For her part, Professor Ho is highly aware of the constraints of the trial process. Where Professor Hart is mainly a pure scientist, Professor Ho is part of a laboratory research team and a principal investigator in clinical trials.
Professor Ho’s skills were recognised early with a Young Researcher of the Year Award in 2001. Since then she has taken leading research roles, finding a particular fascination with myeloma, a cancer of the bone marrow. Somehow, through all her years of intensive research, she’s also found time to become proficient in French, which she uses during visits to New Caledonia, where she’s part of a team that conducts clinics for local people with haematological malignancies.
A big focus for her now is running clinical trials. With a warm intelligence, she describes each trial as like putting together a jigsaw puzzle. A key piece is finding the right research question that will bring maximum benefit to patients. Other pieces include enrolling the appropriate patients and, of course, funding.
Professor Ho’s research team works in a complex of rooms just beyond the grand, sandstone entry doors of Royal Prince Alfred Hospital. To reach her office, you walk through the waiting room where patients with cancers such as leukaemia, lymphoma and myeloma are waiting for their next or even first appointment in a clinical trial of a new therapy.
Where Professor Hart has a focus on dendritic cells, Professor Ho and her team are fascinated by the possibilities of directly convincing T cells to fight cancers.
The starting point is to manipulate the T cells through genetic engineering. A blood sample is taken from the patient and the T cells are extracted. The sample is then sent to the United States, where a virus is used to introduce a receptor and other elements into the T cell that will direct it to the cancer. This turns the T cell into what’s called a chimeric antigen receptor T cell, or CAR-T cell for short.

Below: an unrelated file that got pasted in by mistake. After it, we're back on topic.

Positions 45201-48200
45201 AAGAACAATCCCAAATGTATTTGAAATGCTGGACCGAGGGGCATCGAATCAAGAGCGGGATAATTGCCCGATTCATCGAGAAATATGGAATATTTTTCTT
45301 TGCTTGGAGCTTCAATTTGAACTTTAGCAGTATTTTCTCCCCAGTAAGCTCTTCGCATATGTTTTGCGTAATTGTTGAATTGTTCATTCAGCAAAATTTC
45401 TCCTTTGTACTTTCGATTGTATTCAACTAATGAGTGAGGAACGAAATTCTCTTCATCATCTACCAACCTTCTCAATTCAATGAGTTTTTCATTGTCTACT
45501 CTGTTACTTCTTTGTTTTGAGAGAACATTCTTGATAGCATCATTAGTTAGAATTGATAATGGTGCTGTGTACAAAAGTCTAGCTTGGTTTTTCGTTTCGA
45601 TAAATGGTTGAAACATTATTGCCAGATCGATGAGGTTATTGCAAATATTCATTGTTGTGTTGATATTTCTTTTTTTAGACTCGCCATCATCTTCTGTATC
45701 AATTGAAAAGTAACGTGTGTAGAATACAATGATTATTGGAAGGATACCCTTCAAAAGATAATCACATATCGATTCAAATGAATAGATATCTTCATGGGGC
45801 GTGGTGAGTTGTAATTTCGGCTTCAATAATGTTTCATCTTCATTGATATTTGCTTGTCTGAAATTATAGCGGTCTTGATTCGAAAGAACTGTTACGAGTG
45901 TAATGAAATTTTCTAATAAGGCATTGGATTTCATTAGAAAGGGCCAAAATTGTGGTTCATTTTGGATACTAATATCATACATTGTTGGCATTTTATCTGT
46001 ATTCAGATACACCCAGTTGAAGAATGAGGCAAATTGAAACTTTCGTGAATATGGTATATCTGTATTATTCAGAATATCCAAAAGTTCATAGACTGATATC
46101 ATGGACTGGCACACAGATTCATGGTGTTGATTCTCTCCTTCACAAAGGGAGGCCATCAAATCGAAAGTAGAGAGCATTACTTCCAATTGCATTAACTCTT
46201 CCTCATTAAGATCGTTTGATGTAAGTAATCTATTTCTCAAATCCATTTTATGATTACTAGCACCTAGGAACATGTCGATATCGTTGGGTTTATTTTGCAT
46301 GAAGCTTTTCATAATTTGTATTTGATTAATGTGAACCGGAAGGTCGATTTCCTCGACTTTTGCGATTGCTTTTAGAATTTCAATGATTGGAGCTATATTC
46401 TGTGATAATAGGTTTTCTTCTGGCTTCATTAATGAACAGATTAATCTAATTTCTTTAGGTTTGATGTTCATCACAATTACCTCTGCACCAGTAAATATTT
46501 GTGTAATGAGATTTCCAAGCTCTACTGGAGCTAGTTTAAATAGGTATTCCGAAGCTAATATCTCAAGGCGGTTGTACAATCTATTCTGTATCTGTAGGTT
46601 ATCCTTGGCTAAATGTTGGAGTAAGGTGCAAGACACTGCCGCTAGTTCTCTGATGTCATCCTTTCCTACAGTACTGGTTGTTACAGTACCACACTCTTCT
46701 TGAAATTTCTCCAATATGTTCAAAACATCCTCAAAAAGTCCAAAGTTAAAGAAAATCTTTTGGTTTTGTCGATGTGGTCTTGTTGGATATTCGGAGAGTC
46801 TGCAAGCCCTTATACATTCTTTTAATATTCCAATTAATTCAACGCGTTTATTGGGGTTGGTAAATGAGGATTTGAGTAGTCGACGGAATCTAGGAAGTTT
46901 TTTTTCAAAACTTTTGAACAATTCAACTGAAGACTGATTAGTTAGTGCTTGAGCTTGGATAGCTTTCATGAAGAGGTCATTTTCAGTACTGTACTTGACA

While this is happening, the patient undergoes chemotherapy in Australia to deplete their lymphocytes, so the engineered CAR-T cells can be injected and begin attacking the cancer.
As the media is trumpeting the admittedly impressive results of CAR-T trials overseas, Professor Ho knows there’s a good case for caution. It’s widely known in the research community that for some people, the new therapies may not be effective or may lose effectiveness.
More than that, some patients have been seriously affected by cytokine release syndrome due to the release of chemical agents when the CAR-T cells are applied, a process that is not yet fully understood. Patients have been made sick by some therapies and there have been deaths.
“Safety is a paramount concern,” says Professor Ho. “These are new therapies and you have to be able to pick up the nuances of every reaction and side effect. We are very well set up to do that here.”
RPA is one of only two sites in Australia doing CAR-T cell therapy, and while the US gets much of the immunology limelight, the RPA research team has made the best of its relatively meagre resources over the years to be recognised as world leaders in haematology and immunology.
As Professor Hart and Professor Ho explore different regions of the immunology landscape, their growing collaborations hold considerable promise. The two researchers also share the same core inspiration for their work. “I did medicine to help people,” Professor Ho says. “I get great joy out of being able to provide them with excellent therapy.”
Professor Hart and Professor Ho are part of the University’s Cancer Research Network, which brings together some of the brightest minds of the University and its affiliates.
To support the research work of Professor Hart and Professor Ho, to help more clinical trials happen, or for more information about the advances in immunology, please contact David Meredith on +612 8627 0797 or email@example.com.
Written by George Dodd
Photography by Matthew Vasilescu